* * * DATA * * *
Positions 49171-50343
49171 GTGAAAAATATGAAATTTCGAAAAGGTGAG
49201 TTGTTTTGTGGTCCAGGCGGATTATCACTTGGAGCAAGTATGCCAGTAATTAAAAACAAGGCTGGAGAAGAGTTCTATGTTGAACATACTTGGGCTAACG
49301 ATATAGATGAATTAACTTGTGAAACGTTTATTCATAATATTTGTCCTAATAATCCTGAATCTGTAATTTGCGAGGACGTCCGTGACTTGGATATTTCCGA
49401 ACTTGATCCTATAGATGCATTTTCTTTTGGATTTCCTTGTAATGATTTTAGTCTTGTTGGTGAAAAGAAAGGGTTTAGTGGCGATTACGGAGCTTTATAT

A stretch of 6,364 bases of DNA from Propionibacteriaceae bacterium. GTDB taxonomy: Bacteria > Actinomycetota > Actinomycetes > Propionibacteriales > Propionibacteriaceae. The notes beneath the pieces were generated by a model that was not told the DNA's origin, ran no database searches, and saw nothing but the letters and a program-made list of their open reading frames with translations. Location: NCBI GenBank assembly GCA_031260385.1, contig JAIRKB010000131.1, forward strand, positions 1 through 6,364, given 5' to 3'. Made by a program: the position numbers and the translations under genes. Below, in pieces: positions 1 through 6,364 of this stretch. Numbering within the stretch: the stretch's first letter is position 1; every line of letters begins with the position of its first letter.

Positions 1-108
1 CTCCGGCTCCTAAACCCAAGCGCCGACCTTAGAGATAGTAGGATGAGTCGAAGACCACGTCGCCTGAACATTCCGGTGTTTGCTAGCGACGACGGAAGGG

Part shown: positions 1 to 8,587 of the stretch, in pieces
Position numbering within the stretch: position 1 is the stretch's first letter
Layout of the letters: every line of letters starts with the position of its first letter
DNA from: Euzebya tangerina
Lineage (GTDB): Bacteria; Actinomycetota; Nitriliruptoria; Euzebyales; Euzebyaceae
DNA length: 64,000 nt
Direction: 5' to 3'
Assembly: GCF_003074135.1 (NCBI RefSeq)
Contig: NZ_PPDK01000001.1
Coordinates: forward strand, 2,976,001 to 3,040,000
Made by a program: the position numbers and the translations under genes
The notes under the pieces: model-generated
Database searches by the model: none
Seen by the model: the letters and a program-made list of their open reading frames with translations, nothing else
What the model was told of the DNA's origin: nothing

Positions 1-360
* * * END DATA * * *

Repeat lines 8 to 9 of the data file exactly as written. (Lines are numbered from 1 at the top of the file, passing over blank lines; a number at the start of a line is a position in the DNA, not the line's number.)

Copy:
1 CTCCGGCTCCTAAACCCAAGCGCCGACCTTAGAGATAGTAGGATGAGTCGAAGACCACGTCGCCTGAACATTCCGGTGTTTGCTAGCGACGACGGAAGGG

Part shown: positions 1 to 8,587 of the stretch, in pieces